About Me

My photo
Hi! I'm Eunice and I live in Bolton, Lancashire, with my two dogs Sophie and Sugar and an assortment of cats - well it used to be Sophie and Sugar, now it's Sophie and Poppie. I first began camping back in 1997 when my then partner took me to Anglesey for my birthday weekend. We slept in the back of the car - a hatchback - using the cushions off the settee at home as a mattress, and cooked and brewed up on a single burner camping stove. The site was good, the views were great, the weather fantastic and I was completely hooked. Following that weekend we got a two-man tent and some proper accessories and returned to Anglesey two weeks later, then over time we progressed to a three-man tent followed by an old trailer tent, then a new trailer tent, a campervan and finally a caravan. When my partner decided that the grass was greener on the other side of the street - literally - in April 2009 and I suddenly found myself alone after fifteen years, I decided there was no way I was going to give up camping and caravanning if I could cope on my own. This blog is the story of my travels, trials and tribulations since becoming a solo camper - I hope you like it

Thursday October 20th 2016 - Return from Roscrea

I woke very early that morning with the onset of the traffic noise past the house; there was no point trying to go back to sleep again so I lay reading until it was time to get up at 7.30. And that's when I got confused again - nothing had been said the previous night about where Michael would be sleeping and I didn't know how many bedrooms were in Paul's house so I'd assumed that he would be on the settee in the living room but when I went to wake him up there was no sign of him or that he'd even been there. Hearing noises in the kitchen I went to find Paul and asked him where Michael was - he assumed that I'd known where Michael was sleeping and thought I meant he'd gone out and I was asking where he'd gone, so we were talking at cross-purposes until he realised what I actually meant and told me that Michael was in a small bedroom off the back corridor.

I was just getting my things together when Paul brought me a mug of tea; after the four I'd had the previous evening I felt like I was swimming in the stuff and really didn't want another one but I drank it anyway, though I did tactfully ask Paul if no-one ever drank coffee. He must have had a quiet word with Nellie when we went back across the street for breakfast as she did actually bring me a mug of coffee this time, and very good it was too. With breakfast over, and a final couple of photos of Trixie, we said a very emotional goodbye to Michael's dad and set out to get the coach back to the airport.

We were just going out of the house when Paul shouted to a neighbour who was just leaving hers and asked if she was going 'up the town' - she said she was, so he asked her to give us a lift up the road to the bus stop and he waited with us until the coach came. Across the road was Roscrea castle but I hadn't time to go and look through the gates so I just got a shot of part of it from where I was - and regrettably that was the only photo I got of any part of Roscrea.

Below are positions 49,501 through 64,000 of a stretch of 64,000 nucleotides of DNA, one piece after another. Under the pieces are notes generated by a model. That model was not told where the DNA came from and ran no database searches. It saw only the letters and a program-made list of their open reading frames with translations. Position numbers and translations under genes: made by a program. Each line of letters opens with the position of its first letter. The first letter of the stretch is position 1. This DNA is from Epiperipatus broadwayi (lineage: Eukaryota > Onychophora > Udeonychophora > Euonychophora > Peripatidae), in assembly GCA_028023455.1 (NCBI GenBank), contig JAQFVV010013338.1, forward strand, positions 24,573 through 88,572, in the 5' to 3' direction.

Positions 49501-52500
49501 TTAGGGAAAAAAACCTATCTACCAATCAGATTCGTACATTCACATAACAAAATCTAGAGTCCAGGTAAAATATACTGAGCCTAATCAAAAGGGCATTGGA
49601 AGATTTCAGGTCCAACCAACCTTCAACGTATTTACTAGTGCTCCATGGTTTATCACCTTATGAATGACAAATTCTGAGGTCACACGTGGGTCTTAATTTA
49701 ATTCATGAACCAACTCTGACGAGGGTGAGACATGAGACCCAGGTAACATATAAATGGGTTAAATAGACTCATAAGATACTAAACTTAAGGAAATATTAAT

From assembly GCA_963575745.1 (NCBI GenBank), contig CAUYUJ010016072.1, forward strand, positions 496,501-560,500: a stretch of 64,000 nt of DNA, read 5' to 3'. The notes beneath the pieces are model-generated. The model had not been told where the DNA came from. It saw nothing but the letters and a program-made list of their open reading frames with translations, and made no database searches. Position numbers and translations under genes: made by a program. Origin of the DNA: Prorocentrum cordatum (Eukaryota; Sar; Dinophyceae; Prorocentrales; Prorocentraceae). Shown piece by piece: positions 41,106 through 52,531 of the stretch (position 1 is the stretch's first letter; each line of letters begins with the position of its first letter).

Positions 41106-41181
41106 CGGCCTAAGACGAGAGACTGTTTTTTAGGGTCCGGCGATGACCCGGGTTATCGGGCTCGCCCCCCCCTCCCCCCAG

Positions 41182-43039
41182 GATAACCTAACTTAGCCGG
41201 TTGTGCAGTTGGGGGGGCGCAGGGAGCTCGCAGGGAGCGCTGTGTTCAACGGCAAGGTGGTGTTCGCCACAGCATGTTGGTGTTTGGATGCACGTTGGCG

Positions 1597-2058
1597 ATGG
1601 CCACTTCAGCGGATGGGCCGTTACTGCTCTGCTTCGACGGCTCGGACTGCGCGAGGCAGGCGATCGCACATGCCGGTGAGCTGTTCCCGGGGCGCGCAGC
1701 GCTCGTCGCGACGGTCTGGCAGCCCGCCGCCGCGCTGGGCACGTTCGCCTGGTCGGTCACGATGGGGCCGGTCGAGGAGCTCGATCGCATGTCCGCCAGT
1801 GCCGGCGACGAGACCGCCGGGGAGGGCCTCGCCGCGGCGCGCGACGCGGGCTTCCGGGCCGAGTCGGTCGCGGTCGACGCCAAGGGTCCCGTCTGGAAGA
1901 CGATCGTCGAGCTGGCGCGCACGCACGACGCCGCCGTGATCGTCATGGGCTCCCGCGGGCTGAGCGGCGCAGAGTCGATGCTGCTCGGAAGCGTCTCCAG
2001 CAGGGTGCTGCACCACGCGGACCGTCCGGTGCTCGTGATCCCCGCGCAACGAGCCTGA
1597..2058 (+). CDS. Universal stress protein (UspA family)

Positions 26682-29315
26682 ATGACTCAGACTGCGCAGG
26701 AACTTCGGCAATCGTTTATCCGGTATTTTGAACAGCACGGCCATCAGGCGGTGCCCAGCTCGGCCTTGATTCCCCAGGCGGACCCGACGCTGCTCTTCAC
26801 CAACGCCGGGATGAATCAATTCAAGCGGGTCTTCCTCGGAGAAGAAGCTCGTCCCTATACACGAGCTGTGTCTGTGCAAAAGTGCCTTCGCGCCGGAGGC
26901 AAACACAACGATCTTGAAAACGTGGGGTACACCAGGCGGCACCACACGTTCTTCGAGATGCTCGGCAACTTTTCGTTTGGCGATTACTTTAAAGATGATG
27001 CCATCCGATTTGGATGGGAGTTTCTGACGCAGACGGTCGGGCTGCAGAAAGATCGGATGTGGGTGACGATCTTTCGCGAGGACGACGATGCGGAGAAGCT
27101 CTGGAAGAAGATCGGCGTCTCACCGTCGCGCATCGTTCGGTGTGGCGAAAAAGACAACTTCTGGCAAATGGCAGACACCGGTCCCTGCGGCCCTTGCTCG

The coach arrived on time (the express this time), we said goodbye to Paul then got ourselves settled for the two-hour journey back to Dublin. The route was the reverse of the day before but without all the deviations, and in the morning sunshine it was a very pleasant journey. Going through the city centre on the opposite side of the river from the previous day was just as interesting - modern buildings mixed in with the old ones, the flowery frontage of Abbey Court, which I later learned is a hostel with a very wacky interior, the O'Connell Monument, the Convention Centre with its huge tilted glass front, and three creepy-looking bear statues outside the O2 theatre. It certainly looked like there were many photo opportunities and I would have loved to spend a few days exploring properly.

Going through security at the airport was slightly disconcerting; Michael went through okay but I set the bleeper off as I walked through the body scanner - I couldn't understand that as I'd gone through the one at Manchester with no problem. I had absolutely nothing in my pockets so my hands were scanned then I was allowed through, so I can only think that it must have been my rings which set it off. This time there were no delays to our flight so it took off on time, and with our friend already waiting at Manchester when we landed we were soon back home.

Thinking back over those two days they were very much a roller coaster, both emotionally and physically, and I certainly didn't have time to appreciate my surroundings, but you never know - with some forward planning I could possibly be giving Anglesey a miss next summer and camping in Ireland instead.


  1. It looks a fascinating place, I love the architecture, artwork and sculptures. Definitely worth revisiting and exploring. I'm glad your journey home was uneventful and went to plan. The whole visit must have felt like you were in a whirlwind.

  2. I think whirlwind is a mild description - tornado would be more like it :)

    I've never been one for cities but those two brief trips through the centre of Dublin have impressed me enough to want to go back for a proper visit - it really does look like a fascinating place.


I really appreciate good comments - who doesn't? - but due to a recent tide of spam from anonymous readers all comments will now be moderated, and only those with a direct bearing on this blog will be published. I'm sure my regular blog readers/commenters will understand the need for this - and to anyone whose comment isn't published, you know why.